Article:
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US was helping India rise against China. But India’s policies keep disappointing investors

Harley-Davidson to Citibank to Ford, the West is holding its long-term plans in India—its woefully inadequate growth rate is becoming a serious concern.

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The Biden administration must be alarmed by the recent decisions by several foreign corporations to either pull out of the Indian market or put their long-term plans on hold. The U.S. has, for years, hoped to assist India’s rise as a way of checking China’s growing power. But even though India is the world’s fastest growing major economy, its economic policies continue to disappoint American, European and Japanese officials and investors.

Western democracies, which see India as a natural ally, believe that India would be able to deliver on its economic and military potential only if it attains higher growth rates. That, in turn, would only be possible with larger inflows of foreign investment and further opening of India’s markets. Although India’s economy is expected to grow at 8 percent in 2022 and at 6.9 percent in 2023, it is less than the 12.5 percent and 8.5 percent originally forecast by the International Monetary Fund (IMF).

India’s growth is attributed to its large consumer market rather than to increased foreign direct investment (FDI). Indians seem content that India’s exports are high, its stock market is doing well and India’s vibrant middle class is indulging in what economists call post-pandemic “revenge spending.” But India’s Western partners see India as “a challenging place to do business,” according to the U.S. State Department’s 2021 Investment Climate Statement.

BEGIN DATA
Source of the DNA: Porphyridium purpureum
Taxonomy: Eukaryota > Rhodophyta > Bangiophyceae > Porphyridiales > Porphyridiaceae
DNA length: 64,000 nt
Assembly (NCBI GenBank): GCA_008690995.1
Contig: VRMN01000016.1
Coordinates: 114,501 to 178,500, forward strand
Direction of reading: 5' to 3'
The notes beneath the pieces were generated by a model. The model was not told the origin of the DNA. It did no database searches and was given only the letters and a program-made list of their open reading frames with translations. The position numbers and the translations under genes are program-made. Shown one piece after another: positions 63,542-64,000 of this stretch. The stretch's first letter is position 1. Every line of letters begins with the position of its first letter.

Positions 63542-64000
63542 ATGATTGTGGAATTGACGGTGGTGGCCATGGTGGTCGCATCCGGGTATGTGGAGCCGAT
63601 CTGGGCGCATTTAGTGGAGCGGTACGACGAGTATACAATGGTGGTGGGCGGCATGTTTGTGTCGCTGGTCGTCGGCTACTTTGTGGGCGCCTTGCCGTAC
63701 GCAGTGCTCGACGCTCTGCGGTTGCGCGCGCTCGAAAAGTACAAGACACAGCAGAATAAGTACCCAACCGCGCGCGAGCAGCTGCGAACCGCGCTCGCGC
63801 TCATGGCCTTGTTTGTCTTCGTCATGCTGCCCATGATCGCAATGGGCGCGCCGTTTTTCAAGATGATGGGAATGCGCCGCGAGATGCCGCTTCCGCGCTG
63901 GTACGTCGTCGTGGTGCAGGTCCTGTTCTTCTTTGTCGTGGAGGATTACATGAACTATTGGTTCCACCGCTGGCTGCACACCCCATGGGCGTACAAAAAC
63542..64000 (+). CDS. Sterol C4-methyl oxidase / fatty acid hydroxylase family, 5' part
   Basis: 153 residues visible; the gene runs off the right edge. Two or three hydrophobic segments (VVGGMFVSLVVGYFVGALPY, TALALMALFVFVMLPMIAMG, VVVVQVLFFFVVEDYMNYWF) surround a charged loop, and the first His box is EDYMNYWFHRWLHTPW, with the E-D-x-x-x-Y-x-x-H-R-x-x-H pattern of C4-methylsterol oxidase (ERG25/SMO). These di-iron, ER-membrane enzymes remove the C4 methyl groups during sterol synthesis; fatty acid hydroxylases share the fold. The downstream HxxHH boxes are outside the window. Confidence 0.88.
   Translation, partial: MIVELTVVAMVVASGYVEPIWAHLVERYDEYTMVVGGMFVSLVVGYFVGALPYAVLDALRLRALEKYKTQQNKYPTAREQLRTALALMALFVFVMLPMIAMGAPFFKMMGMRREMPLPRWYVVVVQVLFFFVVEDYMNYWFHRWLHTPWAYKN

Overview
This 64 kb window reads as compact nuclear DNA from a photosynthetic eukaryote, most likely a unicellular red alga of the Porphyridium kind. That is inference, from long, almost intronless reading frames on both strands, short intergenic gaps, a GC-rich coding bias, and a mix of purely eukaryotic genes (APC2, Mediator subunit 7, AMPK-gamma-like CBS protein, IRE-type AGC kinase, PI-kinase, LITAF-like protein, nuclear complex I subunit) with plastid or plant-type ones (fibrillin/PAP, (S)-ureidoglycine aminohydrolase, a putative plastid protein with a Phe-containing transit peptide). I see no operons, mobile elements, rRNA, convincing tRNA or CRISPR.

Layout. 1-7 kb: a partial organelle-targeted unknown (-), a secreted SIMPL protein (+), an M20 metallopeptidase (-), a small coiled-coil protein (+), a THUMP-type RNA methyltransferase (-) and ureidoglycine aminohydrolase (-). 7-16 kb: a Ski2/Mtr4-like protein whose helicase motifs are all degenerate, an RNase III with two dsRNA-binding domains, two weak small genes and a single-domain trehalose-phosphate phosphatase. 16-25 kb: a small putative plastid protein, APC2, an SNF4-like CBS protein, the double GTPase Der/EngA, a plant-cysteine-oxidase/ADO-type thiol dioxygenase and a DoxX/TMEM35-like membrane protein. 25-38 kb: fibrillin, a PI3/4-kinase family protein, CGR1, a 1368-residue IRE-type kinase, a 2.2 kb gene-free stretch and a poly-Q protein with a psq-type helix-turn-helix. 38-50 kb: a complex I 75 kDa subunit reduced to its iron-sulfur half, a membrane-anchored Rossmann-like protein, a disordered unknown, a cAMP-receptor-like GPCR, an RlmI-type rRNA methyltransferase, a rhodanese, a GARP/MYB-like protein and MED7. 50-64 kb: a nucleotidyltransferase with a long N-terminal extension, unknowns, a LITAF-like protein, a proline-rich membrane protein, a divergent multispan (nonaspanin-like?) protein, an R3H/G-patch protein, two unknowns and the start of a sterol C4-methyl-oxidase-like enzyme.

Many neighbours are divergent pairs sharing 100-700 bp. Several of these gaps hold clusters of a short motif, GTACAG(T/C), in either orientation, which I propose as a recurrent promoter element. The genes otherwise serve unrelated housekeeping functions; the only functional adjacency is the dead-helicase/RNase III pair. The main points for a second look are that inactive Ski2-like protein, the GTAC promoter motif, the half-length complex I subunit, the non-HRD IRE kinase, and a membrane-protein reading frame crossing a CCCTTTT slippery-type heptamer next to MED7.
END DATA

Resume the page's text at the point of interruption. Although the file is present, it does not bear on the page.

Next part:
According to Heritage Foundation’s 2022 Index for Economic Freedom, India ranks 27 among 39 countries in the Asia–Pacific region, with an overall score below the regional and world averages.

From the perspective of the U.S. and India’s Western partners, it is a matter of unrealized expectations. India cannot catch up with China without overcoming the large gap in the relative size of their economies. China currently has a nominal GDP of $17.7 trillion while India’s GDP stands at only $3.1 trillion. On the other hand, India is expected to surpass China as the world’s most populous country in 2023, raising its domestic challenges of providing food, education and employment for an expanding young population.

Given its economic gap with China, and the needs of its growing population, it would seem reasonable that India would want to attract FDI. But between 2019 and 2021, the share of global FDI inflows to India have shrunk, from 3.4 percent to 2.8 percent. Meanwhile, China’s share of global FDI rose from 14.5 percent to 20.3 percent.

Even though the U.S., Europe, Australia and Japan all see India as their future partner, their corporations are either pulling out or reducing the size of their operations in India. Swiss building-materials firm Holcim, Royal Bank of Scotland, Harley-Davidson and Citibank have already announced plans to downsize or leave India.